And oh yeah, I do internet marketing too – which requires a lot of writing, eg, ebooks, landing pages, email auto responders, etc. See … writing, writing, writing!
You seem to “juggle” and balance so many roles and responsibilities. Do you believe that women can truly “have it all?” Or is it at great sacrifice of other important things?
Hmmm, interesting question. After a little thought, my answer is, that depends on what one’s definition of “all” is. I never had children, so I have time freedom that a single mom might not have. I’m also divorced, so don’t have the demands of a spouse. Again; time freedom.
I love to travel; I like to spend time with my friends; I like to watch all-day, marathon episodes of Law & Order and Criminal Minds. I like to sleep in on the weekends. I like to go to bed late late. I get to do all of this. I have everything I want … so yes, I guess I do have it all.
Did you always want to be a writer…how did you know for sure?
No, I had NO IDEA that I would write for a living until I started doing it and then I just kind of fell into it. It was never an aspiration and to be totally honest, it’s not something I’m ecstatic about doing.
I happen to be proficient at it; enjoy it enough; am able to do it from anywhere; and it allows me to make a living under my own steam. That’s what I like about being a writer. If I could figure out a way to get all the benefits of writing without doing it, I’d take it in a heartbeat!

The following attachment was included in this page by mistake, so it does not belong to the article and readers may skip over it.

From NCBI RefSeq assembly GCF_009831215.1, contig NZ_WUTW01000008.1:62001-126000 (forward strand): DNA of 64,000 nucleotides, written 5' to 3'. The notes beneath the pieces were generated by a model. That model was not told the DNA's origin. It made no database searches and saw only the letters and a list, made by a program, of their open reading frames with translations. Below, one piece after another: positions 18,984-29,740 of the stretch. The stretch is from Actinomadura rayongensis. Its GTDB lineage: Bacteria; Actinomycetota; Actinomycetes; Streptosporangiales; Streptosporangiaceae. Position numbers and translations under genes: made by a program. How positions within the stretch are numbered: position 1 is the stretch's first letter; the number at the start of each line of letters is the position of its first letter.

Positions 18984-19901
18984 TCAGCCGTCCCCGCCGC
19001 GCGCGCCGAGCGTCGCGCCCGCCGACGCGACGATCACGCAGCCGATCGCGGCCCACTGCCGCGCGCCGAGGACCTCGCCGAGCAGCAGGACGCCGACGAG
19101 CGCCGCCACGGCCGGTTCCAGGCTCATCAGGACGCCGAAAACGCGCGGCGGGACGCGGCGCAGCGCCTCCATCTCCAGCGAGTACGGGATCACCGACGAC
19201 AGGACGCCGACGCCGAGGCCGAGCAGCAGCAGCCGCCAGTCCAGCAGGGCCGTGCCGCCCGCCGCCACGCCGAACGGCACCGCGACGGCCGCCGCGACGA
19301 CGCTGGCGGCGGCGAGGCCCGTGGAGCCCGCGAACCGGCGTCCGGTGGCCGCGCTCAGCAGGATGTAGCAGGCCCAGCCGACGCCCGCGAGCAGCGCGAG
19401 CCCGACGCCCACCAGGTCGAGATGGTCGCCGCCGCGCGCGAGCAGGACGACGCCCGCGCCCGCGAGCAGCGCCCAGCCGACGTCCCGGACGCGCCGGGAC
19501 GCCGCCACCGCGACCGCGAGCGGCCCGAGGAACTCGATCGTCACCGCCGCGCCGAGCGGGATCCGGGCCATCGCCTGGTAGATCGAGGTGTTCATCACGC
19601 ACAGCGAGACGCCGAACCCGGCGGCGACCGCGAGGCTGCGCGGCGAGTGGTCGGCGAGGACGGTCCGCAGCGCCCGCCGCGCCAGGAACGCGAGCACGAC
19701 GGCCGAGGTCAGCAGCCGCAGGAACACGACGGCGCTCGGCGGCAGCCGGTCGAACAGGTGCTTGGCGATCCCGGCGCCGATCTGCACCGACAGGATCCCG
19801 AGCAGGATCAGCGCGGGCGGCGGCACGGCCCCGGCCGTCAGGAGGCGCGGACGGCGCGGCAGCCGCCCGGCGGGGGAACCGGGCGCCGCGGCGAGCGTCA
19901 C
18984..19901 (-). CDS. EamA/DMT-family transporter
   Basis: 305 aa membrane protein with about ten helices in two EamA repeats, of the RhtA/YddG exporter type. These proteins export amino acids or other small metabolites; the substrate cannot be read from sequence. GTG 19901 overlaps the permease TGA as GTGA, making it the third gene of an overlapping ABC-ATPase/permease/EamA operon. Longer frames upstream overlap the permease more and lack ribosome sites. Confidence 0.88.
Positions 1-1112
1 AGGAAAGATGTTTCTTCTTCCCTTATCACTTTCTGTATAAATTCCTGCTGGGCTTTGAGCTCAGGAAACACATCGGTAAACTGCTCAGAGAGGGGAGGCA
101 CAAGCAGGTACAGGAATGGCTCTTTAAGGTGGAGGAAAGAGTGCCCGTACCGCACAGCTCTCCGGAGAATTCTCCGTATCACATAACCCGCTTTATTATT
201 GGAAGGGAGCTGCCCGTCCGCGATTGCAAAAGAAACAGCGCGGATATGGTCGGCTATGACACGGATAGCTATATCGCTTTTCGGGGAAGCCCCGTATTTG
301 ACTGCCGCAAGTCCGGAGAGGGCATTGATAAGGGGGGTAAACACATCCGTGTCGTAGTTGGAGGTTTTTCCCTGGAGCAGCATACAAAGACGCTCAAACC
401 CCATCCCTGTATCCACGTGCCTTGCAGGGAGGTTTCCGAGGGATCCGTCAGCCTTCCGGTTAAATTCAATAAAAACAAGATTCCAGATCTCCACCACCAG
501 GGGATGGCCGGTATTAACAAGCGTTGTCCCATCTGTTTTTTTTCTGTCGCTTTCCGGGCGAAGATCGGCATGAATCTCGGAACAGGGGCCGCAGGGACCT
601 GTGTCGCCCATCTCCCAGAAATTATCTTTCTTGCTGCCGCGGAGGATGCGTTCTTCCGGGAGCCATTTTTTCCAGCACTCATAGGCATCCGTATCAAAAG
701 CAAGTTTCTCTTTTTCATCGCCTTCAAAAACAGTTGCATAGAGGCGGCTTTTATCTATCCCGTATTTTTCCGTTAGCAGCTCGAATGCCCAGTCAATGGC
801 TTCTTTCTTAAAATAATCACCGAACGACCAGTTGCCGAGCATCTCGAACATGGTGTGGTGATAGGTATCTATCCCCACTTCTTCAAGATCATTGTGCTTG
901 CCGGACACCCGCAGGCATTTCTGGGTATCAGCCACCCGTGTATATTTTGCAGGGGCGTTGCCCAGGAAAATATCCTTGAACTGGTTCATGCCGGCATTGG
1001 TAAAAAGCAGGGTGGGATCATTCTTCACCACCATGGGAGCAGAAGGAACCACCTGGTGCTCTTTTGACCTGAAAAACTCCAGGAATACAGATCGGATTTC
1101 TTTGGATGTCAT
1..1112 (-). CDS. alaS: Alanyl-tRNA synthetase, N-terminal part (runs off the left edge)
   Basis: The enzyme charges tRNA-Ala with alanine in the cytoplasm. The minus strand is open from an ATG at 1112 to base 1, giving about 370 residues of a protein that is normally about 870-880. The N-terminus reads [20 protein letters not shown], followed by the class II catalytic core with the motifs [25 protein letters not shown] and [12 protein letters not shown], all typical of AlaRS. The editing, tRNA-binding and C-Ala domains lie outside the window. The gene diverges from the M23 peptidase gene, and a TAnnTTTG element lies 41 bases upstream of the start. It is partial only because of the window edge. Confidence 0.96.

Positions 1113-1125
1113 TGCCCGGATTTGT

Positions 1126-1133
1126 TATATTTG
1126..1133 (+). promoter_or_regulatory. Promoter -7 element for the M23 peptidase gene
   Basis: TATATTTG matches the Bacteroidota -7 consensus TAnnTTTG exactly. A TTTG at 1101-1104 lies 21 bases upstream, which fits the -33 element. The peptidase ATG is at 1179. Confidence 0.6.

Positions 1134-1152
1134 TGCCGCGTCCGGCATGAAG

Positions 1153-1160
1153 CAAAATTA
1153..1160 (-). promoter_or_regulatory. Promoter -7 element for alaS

Again, I don’t dislike it; it’s just that it’s not a burning passion.
What book title or song would best describe your approach to life or your writing philosophy?
I can’t think of a book or song title, but I’m a runner. Hence, Nike’s slogan is one I adhere to and live by Just Do It!
I think the reason I’ve been able to publish so many books and take on so many hats (freelance writer, self-published author, internet marketer, e-course developer/teacher) is because if I get an idea in my head and I think it’s a good one, I run with it if it’s within my power.
Now, a word of caution: this is not always a good thing. But I don’t regret any of my missteps because they taught me tons of lessons. Also, the older I get, the less I’m leaping because I’ve honed in on what it is I really want out of life and am able to filter out ideas/projects that don’t fit within those parameters.
So if you want to freelance, then make a plan and start freelancing. What’s the worst that can happen? You wind up right back where you are now, possibly stuck in a job you hate.
But what’s the best that could happen – you succeed. And you know what? This is the greatest fear many people have. It’s not fear of failure; it’s fear of success. Many people don’t think they deserve to be successful – and so they sabotage themselves before they even get started.
That’s why self-confidence is so important to this type of career. And in all my years of advising aspiring freelancers, it’s the number one stumbling block to success. It’s why I addressed it in The Ultimate Freelancer’s Guidebook, along with a plethora of other things, like branding (which you addressed so beautifully in your contribution to the book, Jennifer).
Thanks so much for your time and timely advice, Yuwanda.
Veteran freelance writer, columnist, Pro Blogger, and ghost-writer with about 800 publishing credits, reflecting an array of topics, in multiple genres. My work has appeared in popular, award-winning sites and national magazines, for over a decade. I'm the former Senior Editor of Mahogany Magazine. I served on the Board of Directors of the Chicago Writers Association for ten years.